J.C. Penney has a terrible week
The retailer reportedly lays off 2,200 as the stock price plunges and questions mount about the CEO.
It's hard to keep track of all the misfires surrounding the company right now. Thursday, news emerged that Penney had laid off 2,200 employees in its stores and corporate offices. The layoffs actually cheered investors up a bit: Penney's stock price was up more than 2% in afternoon trading.
Here's a list of the setbacks Penney and CEO Ron Johnson have suffered recently:
Analysts losing faith. There aren't many analysts left who remain bullish about the stock, and two high-profile ones pulled their support Wednesday. Analysts from Citigroup (C) and Oppenheimer cut their ratings to "neutral" from "buy."
Citi analysts said they "are less convinced that the course-correcting strategies being implemented around pricing and marketing will drive meaningful sales improvement," according to Barron's. Oppenheimer's Brian Nagel was bleaker, saying "near-term risks for JCP are severe and we believe turning more treacherous."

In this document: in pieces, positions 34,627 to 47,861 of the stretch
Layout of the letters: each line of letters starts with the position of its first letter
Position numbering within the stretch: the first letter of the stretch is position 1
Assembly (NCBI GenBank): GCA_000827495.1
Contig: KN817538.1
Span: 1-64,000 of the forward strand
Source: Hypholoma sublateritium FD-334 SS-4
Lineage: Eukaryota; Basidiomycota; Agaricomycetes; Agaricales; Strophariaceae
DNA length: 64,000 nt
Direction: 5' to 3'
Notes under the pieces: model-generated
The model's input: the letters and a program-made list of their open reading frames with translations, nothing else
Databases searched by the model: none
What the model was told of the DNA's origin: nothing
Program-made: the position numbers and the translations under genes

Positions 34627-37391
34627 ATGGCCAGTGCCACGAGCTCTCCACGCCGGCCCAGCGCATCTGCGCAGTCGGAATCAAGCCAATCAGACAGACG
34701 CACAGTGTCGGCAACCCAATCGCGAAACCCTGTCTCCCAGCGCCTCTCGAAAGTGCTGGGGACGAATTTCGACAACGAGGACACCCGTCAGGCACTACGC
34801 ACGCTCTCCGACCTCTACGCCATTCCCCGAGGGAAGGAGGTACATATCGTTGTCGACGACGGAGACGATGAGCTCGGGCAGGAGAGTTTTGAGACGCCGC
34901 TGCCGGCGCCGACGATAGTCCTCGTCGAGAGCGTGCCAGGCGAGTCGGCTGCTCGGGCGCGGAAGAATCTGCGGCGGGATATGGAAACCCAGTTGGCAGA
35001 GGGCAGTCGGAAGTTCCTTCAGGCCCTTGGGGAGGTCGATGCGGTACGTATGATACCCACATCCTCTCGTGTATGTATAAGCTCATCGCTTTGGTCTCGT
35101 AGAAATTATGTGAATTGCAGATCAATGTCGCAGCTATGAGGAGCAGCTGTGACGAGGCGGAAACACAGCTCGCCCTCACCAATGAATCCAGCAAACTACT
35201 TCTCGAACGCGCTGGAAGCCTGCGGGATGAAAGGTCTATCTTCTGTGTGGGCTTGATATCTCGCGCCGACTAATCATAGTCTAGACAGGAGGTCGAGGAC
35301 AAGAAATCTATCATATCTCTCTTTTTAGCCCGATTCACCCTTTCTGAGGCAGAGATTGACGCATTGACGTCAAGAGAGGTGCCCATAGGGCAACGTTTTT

Board losing faith. The board of directors is considering selling Penney or replacing CEO Ron Johnson. Former Penney CEO Allen Questrom is adding fuel to the fire, saying that CEO Johnson should be replaced. ""The board has to take action," Questrom told CNBC. "They can't be delusional like Ron Johnson is."
Investors losing faith. The stock price plunged 17% in the last three days before seeing a pickup Thursday.
Legal troubles. A nasty trial involving Macy's (M) and Martha Stewart Living Omnimedia (MSO) is dragging all three companies' reputations through the mud. "Does anyone win in the Martha Stewart trial?" asks Will Ashworth of InvestorPlace. The answer is no.
Low employee morale. The workforce hasn't exactly been cheering at Penney, and this week's layoffs aren't helping much, either. Morale was so bad at the company last year that employees at the home office were watching an estimated 52 YouTube videos a day. About 300 workers at corporate headquarters lost their jobs last month, The New York Post reported.